8. In principle there are a number of ways in which Government could intervene to redistribute the use of existing airport capacity. The scope for such action is limited by a mix of international treaties and EU-wide slot regulations and property rights, but in principle the Government has some policy levers to change the incentives at Heathrow, most obviously the regulatory regime (which sets landing charges at Heathrow), and the tax regime on air journeys. Either or both of these could in principle be used to encourage flights to certain destinations at the expense of others. However, we are sceptical that such an approach would deliver acceptable and efficient outcomes.

9. Greater intervention of this sort is fraught with practical difficulties, and any attempt to direct the utilisation of scarce capacity requires the Government to interpose its own views on the relative value of alternative slot usages in place of the current market-based approach. The current mismatch between supply and demand is already creating distortions. Intervention will create further, unanticipated distortions and gaming will result. And as demand grows, these distortions will increase. Critically, such an approach would serve as a diversion from the real need: more runway capacity to provide greater connectivity.

10. Absent such an approach, we think there are three principal means of making best use of existing capacity. The first is the only measure capable of bringing an increase in hub capacity in the short to medium term, and is based on enabling Heathrow to use its existing runways more efficiently by allowing planes to land and take-off concurrently on both runways more frequently than is currently permitted. Freedom to operate in this way—under certain circumstances—is currently in place at certain times of day and could be applied more broadly to increase runway capacity by up to 15%.8 We believe this capacity should be used to cut flight delays, delivering greater resilience so the airport is able to recover more quickly from any delays. The option thereafter to provide new services should be assessed once the results of trials now running at Heathrow are appraised.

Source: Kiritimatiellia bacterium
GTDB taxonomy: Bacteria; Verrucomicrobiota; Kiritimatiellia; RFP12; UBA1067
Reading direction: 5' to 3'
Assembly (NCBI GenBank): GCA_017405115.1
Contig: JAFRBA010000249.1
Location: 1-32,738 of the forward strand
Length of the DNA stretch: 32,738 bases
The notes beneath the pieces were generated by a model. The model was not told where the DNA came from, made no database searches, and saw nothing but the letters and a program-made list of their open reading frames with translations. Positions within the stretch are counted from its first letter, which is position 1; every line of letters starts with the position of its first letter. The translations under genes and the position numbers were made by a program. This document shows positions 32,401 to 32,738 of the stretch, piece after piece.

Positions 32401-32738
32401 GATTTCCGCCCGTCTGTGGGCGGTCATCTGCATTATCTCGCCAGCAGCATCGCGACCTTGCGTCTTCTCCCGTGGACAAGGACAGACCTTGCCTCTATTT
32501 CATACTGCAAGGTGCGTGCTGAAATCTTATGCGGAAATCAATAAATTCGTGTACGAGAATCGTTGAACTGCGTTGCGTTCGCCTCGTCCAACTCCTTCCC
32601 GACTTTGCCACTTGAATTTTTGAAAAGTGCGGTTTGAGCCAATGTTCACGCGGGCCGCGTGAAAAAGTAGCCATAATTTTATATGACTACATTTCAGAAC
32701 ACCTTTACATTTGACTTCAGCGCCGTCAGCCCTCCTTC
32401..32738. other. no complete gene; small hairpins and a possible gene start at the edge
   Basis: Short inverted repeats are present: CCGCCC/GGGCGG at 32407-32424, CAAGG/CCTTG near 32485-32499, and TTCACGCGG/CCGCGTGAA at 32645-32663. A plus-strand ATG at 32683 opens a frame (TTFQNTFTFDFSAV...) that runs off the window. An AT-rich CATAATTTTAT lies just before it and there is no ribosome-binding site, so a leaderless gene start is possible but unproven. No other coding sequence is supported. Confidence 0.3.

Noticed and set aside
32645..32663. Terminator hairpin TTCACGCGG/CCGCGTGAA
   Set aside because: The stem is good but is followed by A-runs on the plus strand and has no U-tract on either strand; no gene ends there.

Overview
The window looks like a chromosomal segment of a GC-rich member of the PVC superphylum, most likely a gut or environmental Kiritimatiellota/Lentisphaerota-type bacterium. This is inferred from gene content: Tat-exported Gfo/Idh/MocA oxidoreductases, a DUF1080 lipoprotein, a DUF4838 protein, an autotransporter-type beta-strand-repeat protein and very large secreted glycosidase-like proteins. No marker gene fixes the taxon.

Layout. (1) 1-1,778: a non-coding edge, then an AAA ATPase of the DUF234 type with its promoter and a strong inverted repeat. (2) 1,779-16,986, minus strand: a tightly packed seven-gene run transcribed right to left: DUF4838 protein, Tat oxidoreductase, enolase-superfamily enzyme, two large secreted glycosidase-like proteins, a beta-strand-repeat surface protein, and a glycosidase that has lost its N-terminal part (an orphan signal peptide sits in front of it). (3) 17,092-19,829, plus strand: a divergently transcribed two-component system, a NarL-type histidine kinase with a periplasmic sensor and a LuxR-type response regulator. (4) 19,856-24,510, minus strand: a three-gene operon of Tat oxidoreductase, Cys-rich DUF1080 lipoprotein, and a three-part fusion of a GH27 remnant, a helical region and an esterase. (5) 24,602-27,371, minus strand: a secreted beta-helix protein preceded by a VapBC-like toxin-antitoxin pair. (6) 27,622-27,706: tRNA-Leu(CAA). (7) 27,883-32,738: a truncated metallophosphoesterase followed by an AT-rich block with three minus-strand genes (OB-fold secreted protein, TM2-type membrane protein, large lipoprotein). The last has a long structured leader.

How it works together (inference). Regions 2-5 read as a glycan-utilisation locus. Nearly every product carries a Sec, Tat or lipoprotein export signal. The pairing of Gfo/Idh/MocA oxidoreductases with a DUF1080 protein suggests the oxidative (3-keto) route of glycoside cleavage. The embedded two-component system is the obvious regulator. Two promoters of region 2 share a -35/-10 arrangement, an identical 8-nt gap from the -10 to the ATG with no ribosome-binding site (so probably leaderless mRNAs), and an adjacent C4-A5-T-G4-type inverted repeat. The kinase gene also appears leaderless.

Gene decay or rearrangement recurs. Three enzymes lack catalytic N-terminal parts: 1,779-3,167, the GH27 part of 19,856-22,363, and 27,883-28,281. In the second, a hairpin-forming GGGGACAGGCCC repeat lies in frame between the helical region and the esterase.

11. The principal objection to this operating flexibility—whether for resilience or further services—is that it would change and increase the distribution of noise for surrounding communities. Its introduction must, therefore, be accompanied by credible, deliverable and independently enforced measures to set noise limits and compensate for the local impact of breaches to them. This may require in parallel sharper penalties and incentives on the operator and airlines to deliver sustainable reductions in noise from aircraft using Heathrow.